Is that because this is by majority a Protestant country, or do you see something else going on there?
It’s probably a combination of things, but certainly the primary reason is that this is a majority Protestant country.

Are there objections because of this kind of Christian emphasis? This is a theological objection, probably not a scientific one.
Yes. Well it’s scientific as well. Not only are most of the studies based on Christian populations but a very substantial fraction come from the Bible belt. Not all of them, but a very substantial fraction. And many of the high profile researchers come from institutions in the Bible belt and draw samples from there.

Is that true of the Robert Byrd study, for example?
Ah, no, the Randolph Byrd study is an entirely different, a bird of an entirely different feather, so to speak.

What’s the typical response to scientists who might be criticized for maybe conflating their religious opinions with their scientific opinions? How do they respond to that criticism?
They point to what they believe is the solid science that they report.

Well let’s talk a little bit about the ethics, then, of this. You’ve actually argued these studies do actual harm and may rather...
They can do harm.

Oh, they can do harm. Can you give me a kind of explanation why that might be?
There are at least three serious ethical problems associated with attempts to bring religious practices into clinical medicine, which is what we’re talking about. And they are actually causing harm, invasions of privacy, and the possibility of manipulation, of coercion.

So let’s talk about the last one first. We all recognize that the relationship between physicians and patient is an asymmetrical relationship. Physicians are experts in the relationship and the patients engage in the relationship to seek that medical expertise. And that difference in power between physician and patient is entirely appropriate when medicine matters are being discussed. But when physicians pursue an agenda outside medicine, but in, still in the context of the physician patient relationship, it has the possibility of being manipulative or even coercive.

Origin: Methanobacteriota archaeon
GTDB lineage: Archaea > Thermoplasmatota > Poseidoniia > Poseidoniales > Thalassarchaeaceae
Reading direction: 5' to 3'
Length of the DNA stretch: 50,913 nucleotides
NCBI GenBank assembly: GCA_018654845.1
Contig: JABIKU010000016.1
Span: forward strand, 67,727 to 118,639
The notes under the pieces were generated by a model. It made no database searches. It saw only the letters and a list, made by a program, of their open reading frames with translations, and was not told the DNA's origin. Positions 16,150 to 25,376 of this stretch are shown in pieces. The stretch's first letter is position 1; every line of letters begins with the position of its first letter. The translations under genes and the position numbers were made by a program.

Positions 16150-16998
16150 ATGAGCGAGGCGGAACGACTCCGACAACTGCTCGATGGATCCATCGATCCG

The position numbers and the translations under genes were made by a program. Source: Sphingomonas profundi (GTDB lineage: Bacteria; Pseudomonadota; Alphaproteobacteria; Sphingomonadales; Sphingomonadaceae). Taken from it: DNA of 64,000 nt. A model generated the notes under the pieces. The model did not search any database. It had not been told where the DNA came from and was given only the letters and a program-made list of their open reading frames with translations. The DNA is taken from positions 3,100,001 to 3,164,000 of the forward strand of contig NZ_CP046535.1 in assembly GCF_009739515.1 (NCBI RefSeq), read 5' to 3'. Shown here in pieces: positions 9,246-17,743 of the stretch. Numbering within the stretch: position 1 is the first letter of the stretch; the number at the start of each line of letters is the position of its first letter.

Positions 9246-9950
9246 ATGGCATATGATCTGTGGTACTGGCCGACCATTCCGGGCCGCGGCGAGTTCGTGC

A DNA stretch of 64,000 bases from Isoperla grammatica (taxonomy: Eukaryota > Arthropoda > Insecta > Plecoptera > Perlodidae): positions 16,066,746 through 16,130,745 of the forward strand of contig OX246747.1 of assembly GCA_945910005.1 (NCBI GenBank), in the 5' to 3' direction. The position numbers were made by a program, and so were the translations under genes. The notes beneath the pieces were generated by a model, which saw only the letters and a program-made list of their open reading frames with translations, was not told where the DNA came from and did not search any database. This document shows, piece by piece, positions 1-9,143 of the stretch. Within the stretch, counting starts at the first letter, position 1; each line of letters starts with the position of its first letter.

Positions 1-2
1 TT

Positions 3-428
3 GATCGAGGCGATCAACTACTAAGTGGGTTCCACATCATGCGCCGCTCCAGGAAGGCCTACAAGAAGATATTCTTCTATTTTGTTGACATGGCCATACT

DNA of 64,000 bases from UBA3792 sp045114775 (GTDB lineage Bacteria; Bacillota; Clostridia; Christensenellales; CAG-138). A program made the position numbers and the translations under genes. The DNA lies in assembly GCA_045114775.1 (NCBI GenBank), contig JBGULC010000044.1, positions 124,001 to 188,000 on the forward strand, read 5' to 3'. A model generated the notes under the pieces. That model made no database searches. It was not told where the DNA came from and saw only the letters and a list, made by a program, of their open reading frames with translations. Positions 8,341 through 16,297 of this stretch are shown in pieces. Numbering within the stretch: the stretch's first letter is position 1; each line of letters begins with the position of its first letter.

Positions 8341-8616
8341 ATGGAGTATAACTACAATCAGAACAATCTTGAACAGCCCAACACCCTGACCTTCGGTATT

There is a wonderful example that appeared in the media. Several years ago, a CBS Sunday Morning news program in which, which featured a Colorado orthopedic surgeon who prayed with his patients. When does he pray with his patients? Does he pray during the initial visit when a decision to proceed with surgery is made? No. Does he pray when the patient comes in for pre-surgical testing? No. Does he pray when the patient arrives at the hospital for, on the day of surgery? No. This physician prays with his patients when they’re gowned and supine on the gurney. And he then asks, is it okay if we say a prayer? No, he’s essentially holding a scalpel to their throat, they’re about to go into surgery, and he’s saying, is it okay if we say a prayer before surgery? Who is going to say no under those circumstances? Nobody. Nobody will say no to somebody who’s about to have their medical future in his hands. So that’s very clear there, that’s not just manipulation, that’s outright coercion, and it’s completely unacceptable.

You often hear the argument which is a more holistic approach, I’m going to ask a patient whether they smoke, whether they drink, and are they religious? As part of these general medical history questions, then where is the objection?
No, I have no objection whatsoever to asking those questions. Do you smoke, do you drink, do you have a gun in the house, are you religious? You ask the question, you move on. There’s a difference between asking that information and using it as the object of an intervention.

I think you should, physicians have to ask questions about things that are important to their patients. And for many patients religion and spirituality are important. And physicians need to know that. What they don't need to do is to conduct a detailed spiritual inquiry, as many recommend. And they certainly don't need to manipulate or even coerce patients into engaging in religious activities that violate their own sense of what’s important religiously.